Fuller Talks “Hannibal” Ending Spoilers


The final episode of NBC’s “Hannibal” was appropriately as indulgent, imaginative and insane as the rest of the series, ending with a Reichenbach Falls-style moment for Will & Hannibal embracing and going off a cliff together. Fuller says the clifftop fall was “very intentionally left obscure” and if the show continues they survived. If now? “it’s a big fat question mark”.

He confirms producer Martha De Laurentiis is looking into financing for a film and if that’s not on the cards suggests it: “would be interesting to discuss a miniseries or some sort of continuation of the story with another network once all the hubbub of this series has gone fallow”.

While there was always a homoerotic undercurrent to the Will & Hannibal relationship, the last two episodes brought that to the fore but in a surprisingly mature way – dealing with a love between two men of intense psychological and emotional along with some physical intimacy but one without sexual intimacy. Fuller tells TV Line that was quite deliberate:

“There is a quality to connections that go above and beyond sexuality. You can have this intimate connection with somebody that then causes you to wonder where the lines of your own sexuality are. And we didn’t quite broach the sexuality. It was certainly suggested, but the love is absolutely on the table. There is love between these two men, and confusion between these two men.”

He elaborates upon that idea more speaking with Variety and says it is what causes Will’s clifftop leap at the end:

“I think that’s what motivates the leap, is his realization that Hannibal was right all along. As beautiful as that felt to him, he understands that it is a place that who he is will not survive in, and so his option is essentially to pull the plug on the whole story, and that’s the only way he’s going to win himself back.

It’s a sad gesture in so many ways, and it brings an interesting question to the strength of friendships. In my personal experience, I would say I’ve experienced more hurtful betrayals by friends than I have lovers, and friendships I’ve had in my life have been every bit as intense as relationships I’ve had that have been sexual, so there’s an aspect of that where nothing quite hurts as badly as a friend betraying you.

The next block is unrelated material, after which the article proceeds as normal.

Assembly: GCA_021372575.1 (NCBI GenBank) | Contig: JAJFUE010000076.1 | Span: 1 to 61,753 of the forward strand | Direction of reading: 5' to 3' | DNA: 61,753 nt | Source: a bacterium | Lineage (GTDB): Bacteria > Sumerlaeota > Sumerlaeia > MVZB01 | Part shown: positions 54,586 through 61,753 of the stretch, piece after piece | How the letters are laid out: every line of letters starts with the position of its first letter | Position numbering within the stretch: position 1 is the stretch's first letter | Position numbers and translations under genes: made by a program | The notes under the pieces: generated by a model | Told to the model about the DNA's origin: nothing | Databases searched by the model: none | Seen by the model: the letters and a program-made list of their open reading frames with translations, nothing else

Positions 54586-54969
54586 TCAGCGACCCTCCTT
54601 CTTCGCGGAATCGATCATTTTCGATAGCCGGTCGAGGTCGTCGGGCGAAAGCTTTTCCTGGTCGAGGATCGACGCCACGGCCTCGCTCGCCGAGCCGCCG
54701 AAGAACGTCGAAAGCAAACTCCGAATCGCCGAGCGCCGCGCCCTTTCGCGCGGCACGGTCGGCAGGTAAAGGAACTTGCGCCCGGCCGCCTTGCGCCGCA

In an infidelity, that type of betrayal between lovers, you understand the human nature and that the heart wants what it wants, and the draw of sexuality and the temptation of that, so you get how human nature is the betrayer in that situation. When it comes to a friend and it’s not about genitals, it’s about the souls, it cuts much deeper.”

Finally there was the post credits stinger which saw Gillian Anderson’s Bedelia in fine dining gear being served her own cooked leg by someone else whom we did not see. Fuller decide they would explore that should further episodes or a film go ahead:

“[The post-credits scene with Bedelia] was very intentionally setting up another season of the story… I’m always up for more Gillian Anderson, as much as I can get, however I can get it, so we absolutely would’ve seen what happened before and after that stinger in season four…

By coming back in and seeing Bedelia at a dinner table being served her own leg, grabbing a fork and hiding it under the table and preparing to stab it in the neck of the next person who comes into the room, that’s a great way to tell the audience, ‘Yes, we have told you completion to this story, but who is serving Bedelia that leg? Is it Hannibal? Did he survive? Is it Uncle Robert is, and is David Bowie behind that curtain? Who’s serving her the leg?'”

All three seasons of “Hannibal” are now available for streaming on various services.